4-OH-E1 % (Post-menopausal)

Optimal Result: 2 - 10 %.

Percentages of 2-OH-E1, 4-OH-E1, and 16-OH-E1

When evaluating phase I metabolism, it can be helpful to compare the percentages of 2, 4, and 16 OH-E1 metabolites. Most individuals metabolize the majority of their estrogens down the 2-OH-E1 pathway which is generally considered the “safer pathway”. This is followed by 16-OH-E1 and 4-OH-E1 respectively, both of which are deemed more reactive and potentially genotoxic.

What does it mean if your 4-OH-E1 % (Post-menopausal) result is too low?

4-OH E1 is associated with a higher risk of certain cancers and other markers for breast health in women. Low levels may be beneficial depending on the other metabolites and methylation further down the pathway.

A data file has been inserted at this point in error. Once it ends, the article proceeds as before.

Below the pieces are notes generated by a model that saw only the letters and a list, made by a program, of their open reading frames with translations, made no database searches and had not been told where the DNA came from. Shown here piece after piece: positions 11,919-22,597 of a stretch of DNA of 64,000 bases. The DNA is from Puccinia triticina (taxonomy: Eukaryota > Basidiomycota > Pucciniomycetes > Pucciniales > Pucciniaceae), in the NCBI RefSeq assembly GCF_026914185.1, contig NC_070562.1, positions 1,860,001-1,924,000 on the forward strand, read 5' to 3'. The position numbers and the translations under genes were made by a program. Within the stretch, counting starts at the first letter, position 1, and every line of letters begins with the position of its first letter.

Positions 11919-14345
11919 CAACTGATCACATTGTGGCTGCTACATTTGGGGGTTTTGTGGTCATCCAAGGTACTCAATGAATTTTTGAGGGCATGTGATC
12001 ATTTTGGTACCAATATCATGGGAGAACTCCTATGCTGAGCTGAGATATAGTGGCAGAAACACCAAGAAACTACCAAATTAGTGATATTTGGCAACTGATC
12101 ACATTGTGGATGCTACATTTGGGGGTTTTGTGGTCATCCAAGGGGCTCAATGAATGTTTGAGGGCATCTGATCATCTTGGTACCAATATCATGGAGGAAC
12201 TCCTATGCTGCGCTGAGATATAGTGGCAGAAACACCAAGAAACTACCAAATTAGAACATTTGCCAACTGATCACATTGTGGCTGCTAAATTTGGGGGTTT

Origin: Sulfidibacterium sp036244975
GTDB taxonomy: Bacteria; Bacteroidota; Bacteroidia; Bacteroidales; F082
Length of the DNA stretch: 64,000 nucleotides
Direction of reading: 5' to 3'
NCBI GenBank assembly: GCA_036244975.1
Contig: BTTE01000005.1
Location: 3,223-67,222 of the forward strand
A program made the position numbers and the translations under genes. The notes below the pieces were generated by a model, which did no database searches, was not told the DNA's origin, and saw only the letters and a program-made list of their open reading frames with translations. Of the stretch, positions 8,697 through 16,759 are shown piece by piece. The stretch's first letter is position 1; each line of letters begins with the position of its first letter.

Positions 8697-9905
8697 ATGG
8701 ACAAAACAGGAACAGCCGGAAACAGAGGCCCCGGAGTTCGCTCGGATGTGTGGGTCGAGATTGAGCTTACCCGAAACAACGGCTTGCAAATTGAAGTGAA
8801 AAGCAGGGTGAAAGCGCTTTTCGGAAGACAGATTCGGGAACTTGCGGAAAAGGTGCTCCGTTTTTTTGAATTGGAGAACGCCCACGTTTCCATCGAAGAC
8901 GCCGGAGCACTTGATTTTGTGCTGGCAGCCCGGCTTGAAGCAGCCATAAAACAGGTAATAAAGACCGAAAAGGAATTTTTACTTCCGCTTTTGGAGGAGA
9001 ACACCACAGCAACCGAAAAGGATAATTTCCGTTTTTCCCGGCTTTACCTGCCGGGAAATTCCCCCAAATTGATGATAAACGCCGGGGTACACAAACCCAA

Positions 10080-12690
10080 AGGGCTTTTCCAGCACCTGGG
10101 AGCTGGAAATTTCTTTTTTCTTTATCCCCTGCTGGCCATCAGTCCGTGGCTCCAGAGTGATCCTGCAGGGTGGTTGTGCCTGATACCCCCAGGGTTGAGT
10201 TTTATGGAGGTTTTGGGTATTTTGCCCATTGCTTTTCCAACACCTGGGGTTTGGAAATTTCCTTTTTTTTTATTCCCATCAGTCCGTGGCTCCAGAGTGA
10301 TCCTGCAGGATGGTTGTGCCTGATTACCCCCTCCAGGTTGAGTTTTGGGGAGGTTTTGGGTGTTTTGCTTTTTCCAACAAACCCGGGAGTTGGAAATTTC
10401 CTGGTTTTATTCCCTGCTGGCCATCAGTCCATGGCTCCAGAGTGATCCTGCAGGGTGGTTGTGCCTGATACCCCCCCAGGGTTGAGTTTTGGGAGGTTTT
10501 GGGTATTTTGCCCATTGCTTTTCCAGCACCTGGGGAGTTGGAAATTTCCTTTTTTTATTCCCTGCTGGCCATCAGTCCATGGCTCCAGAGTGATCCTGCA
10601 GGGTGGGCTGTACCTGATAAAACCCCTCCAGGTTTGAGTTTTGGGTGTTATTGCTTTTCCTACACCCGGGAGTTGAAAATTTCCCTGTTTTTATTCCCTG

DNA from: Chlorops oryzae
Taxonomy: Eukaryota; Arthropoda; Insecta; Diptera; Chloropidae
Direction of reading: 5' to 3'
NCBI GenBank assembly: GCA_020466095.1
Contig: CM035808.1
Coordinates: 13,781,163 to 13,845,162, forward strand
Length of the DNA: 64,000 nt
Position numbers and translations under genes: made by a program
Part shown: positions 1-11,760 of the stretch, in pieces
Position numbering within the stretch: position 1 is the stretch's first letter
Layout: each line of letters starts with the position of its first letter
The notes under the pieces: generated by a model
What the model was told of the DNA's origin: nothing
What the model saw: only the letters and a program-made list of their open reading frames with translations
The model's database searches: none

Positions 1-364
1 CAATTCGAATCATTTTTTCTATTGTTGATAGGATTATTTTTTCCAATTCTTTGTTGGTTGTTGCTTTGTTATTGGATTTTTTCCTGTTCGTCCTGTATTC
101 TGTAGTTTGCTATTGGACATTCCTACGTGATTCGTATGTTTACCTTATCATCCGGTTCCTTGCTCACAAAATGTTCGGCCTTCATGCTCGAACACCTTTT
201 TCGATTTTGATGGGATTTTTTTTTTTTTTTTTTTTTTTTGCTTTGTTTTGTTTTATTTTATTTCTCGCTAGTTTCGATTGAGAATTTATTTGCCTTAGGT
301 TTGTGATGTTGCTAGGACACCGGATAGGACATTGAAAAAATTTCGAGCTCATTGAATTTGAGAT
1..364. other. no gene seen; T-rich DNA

What does it mean if your 4-OH-E1 % (Post-menopausal) result is too high?

Higher levels indicate slowed methylation and are associated with a higher risk for breast cancer in women. Elevation may also be due to an overactive CYP1B1 enzyme or sluggish CYP1A1 or CYP34A. Additional support for the COMT enzyme can help with the conversion toward the inactive metabolite, 4-M-E1.

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